More relevantly, people will have an innate sense of right and wrong right from the get-go, due to those genetics you mention. Such an innate sense serves as the skeletal basis of all moral philosophy, and includes at least the beginnings of general and well-accepted sentiments such as "it is bad to kill." So while you will still have your bad apples (as we do in abundance even today, when something like 95% of America believes in God), what you will not have is a sudden flood of soulless, unsympathetic monsters-- human beings are not blank slates.

    And if you are concerned about environmental influences, there is always good old secular moral philosophy. It's not clear that the absolute anchor of a Godhead really makes much of a difference in practice in people's attitudes towards morality. (Who knows, such absolute, inflexible certitude in one's convictions may do more harm than good!) After all, Confucius's Golden Rule seems to have made a big splash in Eastern philosophy, and Jesus's "love thy neighbor as thyself" could certainly resonate with one's moral sensibilities even without a God to act as a tuning fork.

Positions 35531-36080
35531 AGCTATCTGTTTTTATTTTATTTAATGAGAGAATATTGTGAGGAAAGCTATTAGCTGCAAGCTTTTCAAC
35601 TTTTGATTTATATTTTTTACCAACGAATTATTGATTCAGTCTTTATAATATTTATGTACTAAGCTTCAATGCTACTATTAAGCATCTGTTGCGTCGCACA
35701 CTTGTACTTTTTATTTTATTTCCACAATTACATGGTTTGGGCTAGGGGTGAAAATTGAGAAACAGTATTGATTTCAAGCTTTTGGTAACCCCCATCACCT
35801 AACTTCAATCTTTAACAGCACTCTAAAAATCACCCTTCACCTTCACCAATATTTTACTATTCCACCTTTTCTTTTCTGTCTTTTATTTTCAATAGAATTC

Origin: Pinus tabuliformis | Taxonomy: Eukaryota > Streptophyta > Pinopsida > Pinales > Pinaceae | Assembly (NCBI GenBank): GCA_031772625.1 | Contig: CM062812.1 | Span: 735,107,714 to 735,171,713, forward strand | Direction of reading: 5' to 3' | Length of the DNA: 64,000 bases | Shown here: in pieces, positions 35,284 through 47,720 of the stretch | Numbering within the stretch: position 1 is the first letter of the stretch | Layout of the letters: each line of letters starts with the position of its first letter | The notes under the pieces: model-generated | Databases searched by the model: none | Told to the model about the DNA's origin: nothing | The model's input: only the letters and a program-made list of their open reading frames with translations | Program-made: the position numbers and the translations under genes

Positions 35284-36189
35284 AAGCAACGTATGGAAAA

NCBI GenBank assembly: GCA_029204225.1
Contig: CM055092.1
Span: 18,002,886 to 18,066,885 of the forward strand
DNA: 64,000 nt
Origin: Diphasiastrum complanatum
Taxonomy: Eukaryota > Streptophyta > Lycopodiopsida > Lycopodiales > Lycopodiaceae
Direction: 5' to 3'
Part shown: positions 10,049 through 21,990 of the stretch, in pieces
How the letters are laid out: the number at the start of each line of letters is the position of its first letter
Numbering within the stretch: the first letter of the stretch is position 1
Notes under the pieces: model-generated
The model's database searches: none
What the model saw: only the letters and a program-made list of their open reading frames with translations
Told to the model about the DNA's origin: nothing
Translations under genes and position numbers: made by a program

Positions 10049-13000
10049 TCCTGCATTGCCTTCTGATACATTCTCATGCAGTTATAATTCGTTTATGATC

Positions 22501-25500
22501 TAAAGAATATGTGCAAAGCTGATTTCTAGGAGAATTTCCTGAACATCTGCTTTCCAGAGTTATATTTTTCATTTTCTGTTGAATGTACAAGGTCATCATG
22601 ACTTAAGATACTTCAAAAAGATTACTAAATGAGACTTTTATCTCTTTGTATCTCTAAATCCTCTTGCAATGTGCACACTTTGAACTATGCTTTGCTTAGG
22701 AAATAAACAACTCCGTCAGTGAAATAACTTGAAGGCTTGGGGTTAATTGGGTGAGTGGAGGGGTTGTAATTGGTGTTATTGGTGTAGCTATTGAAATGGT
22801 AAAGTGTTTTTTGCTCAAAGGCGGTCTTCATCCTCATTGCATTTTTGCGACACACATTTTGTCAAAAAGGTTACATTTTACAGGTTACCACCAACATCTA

Last edited: Sep 22, 2004
  26. Sep 23, 2004 #25
    Innate sense of right and wrong
    I'm inclined to disagree about this. Can you specify what you mean by an innate sense of right and wrong? I think this knowledge someone obtains by living life. I do think that there is some circuit involved that has to do with empathy, but I don't think that there is something that 'decides' what is good or wrong. Our social construct and ability to feel empathy prevents mankind to end in a flood of unsympathetic monsters. We are - indeed - not blank slates, but neither filled with that amount of a priori knowledge as you seem to say.

    Evolving morality within a particular person
    You don't have of the beginning the slightest idea of killing. You just want your milk, and a few other things. It are experiences* that learn you; that you can interact with someone, that you can hurt someone, that persons can have things wrong (even your dad :smile:), that appearances aren't the things itself, that you can soften the way you express things, that you can lie about things, that you can take things without asking. How do you know that stealing is wrong, if you don't have an idea about possession?